The message was introduced by a general contextual setting. The book of Daniel, along with the rest of Scripture, is a tale of two cities – Jerusalem and Babylon. For Daniel life was lived in Babylon with all of its attendant alien features, and hostile attitudes – but it was a life lived with a focus and aspiration for Jerusalem. This is always the experience of the believer.

Daniel is also a book of two halves: chapters 1-6 depict Daniel in public and are written in 3rd person narrative; chapters 7-12 portray Daniel in private and are conveyed via 1st person visions. The plan for the two expositions to be given over the three days was to focus on each of these sections.

What, then, can be learned from the first part of Daniel?

1. Don’t Withdraw
When the first section of this book is presented and preached on there is often an imbalance present – only the abstinence of Daniel and his friends is emphasised. A more careful reading of the text, however, shows just how much Daniel and others were willing to accept as necessary features of living in Babylon.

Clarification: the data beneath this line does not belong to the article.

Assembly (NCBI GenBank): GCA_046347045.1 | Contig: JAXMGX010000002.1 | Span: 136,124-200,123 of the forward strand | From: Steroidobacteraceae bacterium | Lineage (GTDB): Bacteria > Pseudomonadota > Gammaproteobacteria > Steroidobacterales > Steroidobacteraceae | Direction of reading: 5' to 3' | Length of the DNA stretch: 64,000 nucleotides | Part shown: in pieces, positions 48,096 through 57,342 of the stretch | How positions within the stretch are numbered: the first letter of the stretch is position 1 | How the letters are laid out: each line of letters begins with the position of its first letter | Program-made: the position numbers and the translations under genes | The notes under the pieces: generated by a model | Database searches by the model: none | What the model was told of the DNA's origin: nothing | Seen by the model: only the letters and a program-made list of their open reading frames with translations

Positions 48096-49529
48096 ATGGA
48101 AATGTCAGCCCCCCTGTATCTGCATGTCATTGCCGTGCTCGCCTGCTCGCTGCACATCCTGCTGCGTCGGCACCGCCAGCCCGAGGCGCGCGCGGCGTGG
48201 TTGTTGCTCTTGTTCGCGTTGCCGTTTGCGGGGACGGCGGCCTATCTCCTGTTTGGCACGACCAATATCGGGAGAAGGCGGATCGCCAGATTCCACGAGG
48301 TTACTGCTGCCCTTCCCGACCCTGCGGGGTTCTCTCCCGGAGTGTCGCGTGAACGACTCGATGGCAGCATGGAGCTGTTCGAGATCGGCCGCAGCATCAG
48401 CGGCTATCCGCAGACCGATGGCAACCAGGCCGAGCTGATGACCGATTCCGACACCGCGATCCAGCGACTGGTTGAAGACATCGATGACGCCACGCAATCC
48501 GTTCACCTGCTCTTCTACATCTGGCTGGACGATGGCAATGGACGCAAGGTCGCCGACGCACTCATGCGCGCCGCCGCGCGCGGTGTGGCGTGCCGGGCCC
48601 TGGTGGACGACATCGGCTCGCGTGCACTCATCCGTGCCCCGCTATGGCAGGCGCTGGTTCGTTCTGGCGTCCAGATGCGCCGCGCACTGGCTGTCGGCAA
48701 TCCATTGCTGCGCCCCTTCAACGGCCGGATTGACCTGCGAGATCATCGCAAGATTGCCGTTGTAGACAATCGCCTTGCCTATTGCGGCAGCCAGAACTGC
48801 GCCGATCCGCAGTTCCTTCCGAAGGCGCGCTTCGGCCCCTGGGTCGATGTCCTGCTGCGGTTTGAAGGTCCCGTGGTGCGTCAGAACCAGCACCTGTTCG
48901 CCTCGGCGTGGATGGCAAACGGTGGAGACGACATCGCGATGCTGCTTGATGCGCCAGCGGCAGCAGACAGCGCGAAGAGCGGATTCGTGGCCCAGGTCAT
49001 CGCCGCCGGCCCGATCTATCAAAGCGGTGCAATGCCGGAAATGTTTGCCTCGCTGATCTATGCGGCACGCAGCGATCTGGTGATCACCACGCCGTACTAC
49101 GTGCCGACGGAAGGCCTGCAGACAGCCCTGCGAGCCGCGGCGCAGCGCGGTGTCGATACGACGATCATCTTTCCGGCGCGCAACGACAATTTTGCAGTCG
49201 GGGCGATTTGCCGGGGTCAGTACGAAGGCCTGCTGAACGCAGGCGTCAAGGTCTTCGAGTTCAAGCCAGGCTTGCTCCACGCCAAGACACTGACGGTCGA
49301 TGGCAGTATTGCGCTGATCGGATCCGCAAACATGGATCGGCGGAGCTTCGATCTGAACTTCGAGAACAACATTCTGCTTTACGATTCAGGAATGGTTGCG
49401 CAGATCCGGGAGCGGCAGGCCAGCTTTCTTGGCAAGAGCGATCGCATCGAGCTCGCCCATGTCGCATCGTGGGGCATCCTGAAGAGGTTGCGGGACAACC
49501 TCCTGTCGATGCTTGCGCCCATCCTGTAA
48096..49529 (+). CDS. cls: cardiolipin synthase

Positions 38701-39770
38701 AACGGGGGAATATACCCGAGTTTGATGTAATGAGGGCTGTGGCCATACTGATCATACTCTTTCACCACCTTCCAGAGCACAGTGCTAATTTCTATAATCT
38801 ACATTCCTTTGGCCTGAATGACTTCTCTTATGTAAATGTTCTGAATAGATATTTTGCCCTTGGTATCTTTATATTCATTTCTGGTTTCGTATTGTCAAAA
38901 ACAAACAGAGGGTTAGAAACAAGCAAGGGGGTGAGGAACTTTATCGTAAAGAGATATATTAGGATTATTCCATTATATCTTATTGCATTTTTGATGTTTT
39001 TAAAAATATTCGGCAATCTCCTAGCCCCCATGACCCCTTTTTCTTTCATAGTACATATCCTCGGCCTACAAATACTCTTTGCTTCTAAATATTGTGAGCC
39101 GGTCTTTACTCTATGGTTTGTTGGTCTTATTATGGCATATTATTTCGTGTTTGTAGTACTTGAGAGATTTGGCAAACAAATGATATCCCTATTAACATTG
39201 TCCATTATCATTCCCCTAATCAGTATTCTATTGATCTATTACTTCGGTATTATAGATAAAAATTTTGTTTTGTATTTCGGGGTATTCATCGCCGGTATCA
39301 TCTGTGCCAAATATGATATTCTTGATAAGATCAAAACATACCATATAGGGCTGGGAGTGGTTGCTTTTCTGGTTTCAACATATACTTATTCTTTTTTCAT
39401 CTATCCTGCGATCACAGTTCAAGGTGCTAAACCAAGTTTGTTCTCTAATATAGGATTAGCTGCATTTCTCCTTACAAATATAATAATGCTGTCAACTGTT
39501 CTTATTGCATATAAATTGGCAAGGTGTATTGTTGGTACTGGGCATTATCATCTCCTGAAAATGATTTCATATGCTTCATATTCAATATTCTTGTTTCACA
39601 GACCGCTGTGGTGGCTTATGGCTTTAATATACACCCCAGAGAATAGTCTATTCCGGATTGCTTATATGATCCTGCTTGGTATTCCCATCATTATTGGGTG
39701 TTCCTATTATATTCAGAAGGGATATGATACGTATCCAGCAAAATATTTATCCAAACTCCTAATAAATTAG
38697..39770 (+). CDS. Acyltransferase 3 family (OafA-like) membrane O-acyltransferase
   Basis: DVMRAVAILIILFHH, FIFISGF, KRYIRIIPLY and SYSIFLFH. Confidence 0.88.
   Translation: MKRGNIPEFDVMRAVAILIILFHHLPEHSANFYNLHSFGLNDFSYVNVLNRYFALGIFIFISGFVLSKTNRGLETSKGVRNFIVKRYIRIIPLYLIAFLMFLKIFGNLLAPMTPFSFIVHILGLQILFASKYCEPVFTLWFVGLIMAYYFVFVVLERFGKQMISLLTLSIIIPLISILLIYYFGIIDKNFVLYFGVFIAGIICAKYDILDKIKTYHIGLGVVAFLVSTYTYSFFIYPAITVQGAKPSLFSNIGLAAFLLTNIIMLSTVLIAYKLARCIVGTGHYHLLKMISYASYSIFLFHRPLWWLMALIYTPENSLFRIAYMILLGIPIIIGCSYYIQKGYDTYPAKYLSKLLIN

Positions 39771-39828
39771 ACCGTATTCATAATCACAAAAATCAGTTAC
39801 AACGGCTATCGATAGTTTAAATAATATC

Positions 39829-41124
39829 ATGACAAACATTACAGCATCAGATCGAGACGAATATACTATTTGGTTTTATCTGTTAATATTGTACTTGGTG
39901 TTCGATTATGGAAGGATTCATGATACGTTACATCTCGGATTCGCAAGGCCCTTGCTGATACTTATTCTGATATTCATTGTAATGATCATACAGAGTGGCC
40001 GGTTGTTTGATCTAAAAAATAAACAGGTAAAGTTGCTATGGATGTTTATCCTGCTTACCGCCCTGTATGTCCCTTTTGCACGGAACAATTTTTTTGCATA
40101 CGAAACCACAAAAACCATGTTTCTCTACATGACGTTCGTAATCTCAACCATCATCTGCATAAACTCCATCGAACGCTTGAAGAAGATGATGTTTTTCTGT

They said:
YES to a pagan education (1:3-5)
YES to a change of name (1:6-7)
YES to a political career (1:5b; 19b)

Clearly, Daniel shows us how to live whilst in Babylon. We are not to withdraw, but to engage the alien culture in which we are located. The speaker related how that St.Ebbes had recently purchased a new centre for outreach in Oxford which had previously belonged to the Exclusive Brethren. The building had no windows in its walls, but had windows in the ceiling. The architecture itself was betraying the perspective of these sincere, if misguided, Christians, in that they felt it more incumbent to look to the heavens, that to see the world around them as well. Such an approach contradicts the experience of Daniel.

2. Don’t Compromise